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Author Topic: Has anyone tried the keading machine?  (Read 14625 times)

Elenotti

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Has anyone tried the keading machine?
« on: February 11, 2015, 08:42:47 AM »
Hi there!
I have MS and my hands and right arm are often numb, kneading pc is a nightmare sometimes... I heard of a knew machine from the US - "never knead" or something.
I was wondering if someone has tried it already and what they think. Also, if anyone knows if it is for sale in Europe (perhaps Emma is thinking of distributing it?), having things shipped from the US to Italy is very tricky, parcels get lost or stolen, not to mention the impossible custom fees...
thanks,
Elena

ejralph

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Re: Has anyone tried the keading machine?
« Reply #1 on: February 11, 2015, 10:00:12 AM »
I've not tried the machine and don't know much about it. I think some members were discussing it in another thread here recently?

I don't tend to deal in any heavy tools - too expensive to ship and store. Plus - very often I don't really think they add anything to our lives that we cannot find elsewhere for cheaper! Very often, tools I have seen marketed for polymer clay use are just adapted versions of tools you can find in hardware stores. (hint: google image search for "small hand press" or "eyelet press" ). I'm not criticising for the most part - good for them. But I have seen over the years some really exploitative pricing on certain items. Potato peelers spring to mind  ::)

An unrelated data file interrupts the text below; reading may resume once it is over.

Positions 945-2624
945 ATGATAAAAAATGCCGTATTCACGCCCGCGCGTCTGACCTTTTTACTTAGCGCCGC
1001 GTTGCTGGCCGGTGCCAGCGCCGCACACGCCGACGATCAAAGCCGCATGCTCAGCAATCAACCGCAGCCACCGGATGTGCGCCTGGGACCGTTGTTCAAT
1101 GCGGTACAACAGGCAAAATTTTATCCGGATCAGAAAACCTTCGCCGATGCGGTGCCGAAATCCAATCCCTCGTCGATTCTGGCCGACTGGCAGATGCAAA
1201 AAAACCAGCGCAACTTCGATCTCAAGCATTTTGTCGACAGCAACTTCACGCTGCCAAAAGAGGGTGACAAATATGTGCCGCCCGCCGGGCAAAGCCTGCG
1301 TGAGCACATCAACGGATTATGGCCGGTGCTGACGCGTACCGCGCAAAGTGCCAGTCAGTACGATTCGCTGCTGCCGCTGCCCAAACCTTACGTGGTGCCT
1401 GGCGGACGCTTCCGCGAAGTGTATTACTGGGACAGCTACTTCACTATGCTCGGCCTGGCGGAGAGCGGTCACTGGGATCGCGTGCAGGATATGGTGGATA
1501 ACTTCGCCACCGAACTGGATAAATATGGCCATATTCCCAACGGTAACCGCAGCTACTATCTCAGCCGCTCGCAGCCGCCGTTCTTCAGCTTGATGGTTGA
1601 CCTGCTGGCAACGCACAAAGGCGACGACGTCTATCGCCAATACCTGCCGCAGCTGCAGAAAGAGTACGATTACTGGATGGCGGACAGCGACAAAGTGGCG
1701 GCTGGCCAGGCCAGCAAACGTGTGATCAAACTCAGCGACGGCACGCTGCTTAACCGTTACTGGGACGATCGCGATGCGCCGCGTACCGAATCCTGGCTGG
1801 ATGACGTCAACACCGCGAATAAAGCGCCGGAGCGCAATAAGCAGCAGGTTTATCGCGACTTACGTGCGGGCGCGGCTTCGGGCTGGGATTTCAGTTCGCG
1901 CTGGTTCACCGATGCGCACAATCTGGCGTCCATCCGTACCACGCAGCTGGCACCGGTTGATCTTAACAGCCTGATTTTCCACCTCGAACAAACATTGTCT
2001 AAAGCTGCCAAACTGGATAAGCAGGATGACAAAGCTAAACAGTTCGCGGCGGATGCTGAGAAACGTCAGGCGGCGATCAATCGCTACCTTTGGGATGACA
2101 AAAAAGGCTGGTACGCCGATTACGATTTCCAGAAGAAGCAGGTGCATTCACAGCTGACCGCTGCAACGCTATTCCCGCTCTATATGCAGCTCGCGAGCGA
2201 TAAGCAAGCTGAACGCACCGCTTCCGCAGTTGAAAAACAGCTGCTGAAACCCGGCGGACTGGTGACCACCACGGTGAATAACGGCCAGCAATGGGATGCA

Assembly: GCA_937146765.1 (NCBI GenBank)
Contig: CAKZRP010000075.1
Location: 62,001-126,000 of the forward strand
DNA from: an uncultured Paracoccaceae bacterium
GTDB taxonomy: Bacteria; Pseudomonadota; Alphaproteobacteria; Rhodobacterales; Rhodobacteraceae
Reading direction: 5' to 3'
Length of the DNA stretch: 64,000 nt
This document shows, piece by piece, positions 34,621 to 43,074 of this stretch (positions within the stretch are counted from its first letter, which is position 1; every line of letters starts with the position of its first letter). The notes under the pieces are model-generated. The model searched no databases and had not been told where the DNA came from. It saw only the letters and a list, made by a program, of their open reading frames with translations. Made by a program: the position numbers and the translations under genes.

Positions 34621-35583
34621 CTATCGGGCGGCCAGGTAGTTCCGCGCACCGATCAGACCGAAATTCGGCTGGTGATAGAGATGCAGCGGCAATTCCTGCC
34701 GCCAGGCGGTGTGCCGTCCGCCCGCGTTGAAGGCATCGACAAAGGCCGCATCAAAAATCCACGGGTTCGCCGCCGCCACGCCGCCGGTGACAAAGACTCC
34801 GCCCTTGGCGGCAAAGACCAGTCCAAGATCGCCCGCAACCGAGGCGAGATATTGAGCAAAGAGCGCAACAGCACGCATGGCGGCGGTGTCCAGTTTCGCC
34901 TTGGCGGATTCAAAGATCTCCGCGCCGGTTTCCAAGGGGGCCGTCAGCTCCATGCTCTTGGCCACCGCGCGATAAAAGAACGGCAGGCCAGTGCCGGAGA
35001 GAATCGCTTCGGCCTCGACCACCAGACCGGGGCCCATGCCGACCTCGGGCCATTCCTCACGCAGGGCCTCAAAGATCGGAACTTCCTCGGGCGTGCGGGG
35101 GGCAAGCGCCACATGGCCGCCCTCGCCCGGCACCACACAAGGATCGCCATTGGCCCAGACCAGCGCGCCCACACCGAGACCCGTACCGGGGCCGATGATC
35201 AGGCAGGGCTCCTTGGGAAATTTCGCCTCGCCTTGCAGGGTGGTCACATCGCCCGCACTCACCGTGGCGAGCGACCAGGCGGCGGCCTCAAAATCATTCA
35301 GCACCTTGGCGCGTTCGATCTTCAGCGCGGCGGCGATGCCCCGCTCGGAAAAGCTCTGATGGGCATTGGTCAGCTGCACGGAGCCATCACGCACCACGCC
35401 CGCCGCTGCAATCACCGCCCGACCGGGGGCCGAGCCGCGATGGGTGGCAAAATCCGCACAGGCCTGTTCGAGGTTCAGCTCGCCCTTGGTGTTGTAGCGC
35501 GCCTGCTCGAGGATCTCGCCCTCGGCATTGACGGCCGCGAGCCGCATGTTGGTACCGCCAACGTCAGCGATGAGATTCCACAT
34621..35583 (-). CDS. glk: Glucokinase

Some people will look at a tool then and think "Hey, I just need a couple of sheets of acrylic, some strong glue and my imagination and I can make my own version of this for pennies" - others will think "life is too short - I am gonna purchase this solution and support a small business with my custom". Everything depends on the tool in question, how easy it would be to make your own or to buy it and what your life philosophy is.

When I was having trouble with my arms, I bought a pasta machine motor. Do you have one of those? They make conditioning the clay very quick and easy.

Emma
Emma from Sunny Sussex, UK
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shelleym

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Re: Has anyone tried the keading machine?
« Reply #2 on: February 11, 2015, 10:03:53 AM »
I'm with Emma. I have a pasta machine motor. Also a mini chopper for really old stubborn clay. And my recent discovery (after seeing the kneading machine) is a good old fashioned hammer. Bit of effort needed, but just wrapping it in a plastic bag and then give it a several wacks is a lot easier on my fingers/hands.

Shelley




Elenotti

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Re: Has anyone tried the keading machine?
« Reply #3 on: February 11, 2015, 11:22:50 AM »
Thank you Emma and Shelley,
and thanks for the hint. I've tried searching for hand presses and the results I got are wonderful, there are so many tools that could do the job for a small price.
There's even one tool that is embarrassingly similar to the kneadind machine for a third of the price. And now that I think of it, I must have a vintage metal hamburger press I got from my grandma hidden somewhere in the kitchen and that might just be the perfect thing...
And yes I do have a motorized pasta machine but I tend not to use it to condition clay too much because I hate cleaning it (lazy me).
Thanks again

Elena

FranOnTheEdge

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Re: Has anyone tried the keading machine?
« Reply #4 on: February 12, 2015, 02:07:26 PM »